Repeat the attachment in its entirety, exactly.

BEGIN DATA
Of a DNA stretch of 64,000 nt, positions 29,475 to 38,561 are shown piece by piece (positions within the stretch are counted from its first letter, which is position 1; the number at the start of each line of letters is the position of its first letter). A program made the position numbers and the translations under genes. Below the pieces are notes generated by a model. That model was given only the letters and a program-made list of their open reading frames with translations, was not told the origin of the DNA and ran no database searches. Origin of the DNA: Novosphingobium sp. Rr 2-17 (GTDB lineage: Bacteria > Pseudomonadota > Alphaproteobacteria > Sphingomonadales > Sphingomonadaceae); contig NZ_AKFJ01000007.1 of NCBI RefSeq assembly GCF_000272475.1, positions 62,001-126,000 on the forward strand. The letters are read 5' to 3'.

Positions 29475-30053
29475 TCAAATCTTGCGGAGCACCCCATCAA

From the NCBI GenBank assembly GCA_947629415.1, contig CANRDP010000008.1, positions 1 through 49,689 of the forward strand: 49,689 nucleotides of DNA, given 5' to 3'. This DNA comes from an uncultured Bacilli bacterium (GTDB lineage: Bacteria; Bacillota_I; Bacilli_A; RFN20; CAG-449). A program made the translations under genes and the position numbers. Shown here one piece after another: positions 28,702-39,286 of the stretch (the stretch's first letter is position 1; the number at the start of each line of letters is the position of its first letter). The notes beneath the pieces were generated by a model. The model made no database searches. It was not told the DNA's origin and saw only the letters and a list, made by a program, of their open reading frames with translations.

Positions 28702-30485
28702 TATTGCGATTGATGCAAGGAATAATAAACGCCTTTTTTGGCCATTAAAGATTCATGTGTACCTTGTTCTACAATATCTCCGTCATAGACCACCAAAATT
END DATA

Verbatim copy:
Of a DNA stretch of 64,000 nt, positions 29,475 to 38,561 are shown piece by piece (positions within the stretch are counted from its first letter, which is position 1; the number at the start of each line of letters is the position of its first letter). A program made the position numbers and the translations under genes. Below the pieces are notes generated by a model. That model was given only the letters and a program-made list of their open reading frames with translations, was not told the origin of the DNA and ran no database searches. Origin of the DNA: Novosphingobium sp. Rr 2-17 (GTDB lineage: Bacteria > Pseudomonadota > Alphaproteobacteria > Sphingomonadales > Sphingomonadaceae); contig NZ_AKFJ01000007.1 of NCBI RefSeq assembly GCF_000272475.1, positions 62,001-126,000 on the forward strand. The letters are read 5' to 3'.

Positions 29475-30053
29475 TCAAATCTTGCGGAGCACCCCATCAA

From the NCBI GenBank assembly GCA_947629415.1, contig CANRDP010000008.1, positions 1 through 49,689 of the forward strand: 49,689 nucleotides of DNA, given 5' to 3'. This DNA comes from an uncultured Bacilli bacterium (GTDB lineage: Bacteria; Bacillota_I; Bacilli_A; RFN20; CAG-449). A program made the translations under genes and the position numbers. Shown here one piece after another: positions 28,702-39,286 of the stretch (the stretch's first letter is position 1; the number at the start of each line of letters is the position of its first letter). The notes beneath the pieces were generated by a model. The model made no database searches. It was not told the DNA's origin and saw only the letters and a list, made by a program, of their open reading frames with translations.

Positions 28702-30485
28702 TATTGCGATTGATGCAAGGAATAATAAACGCCTTTTTTGGCCATTAAAGATTCATGTGTACCTTGTTCTACAATATCTCCGTCATAGACCACCAAAATT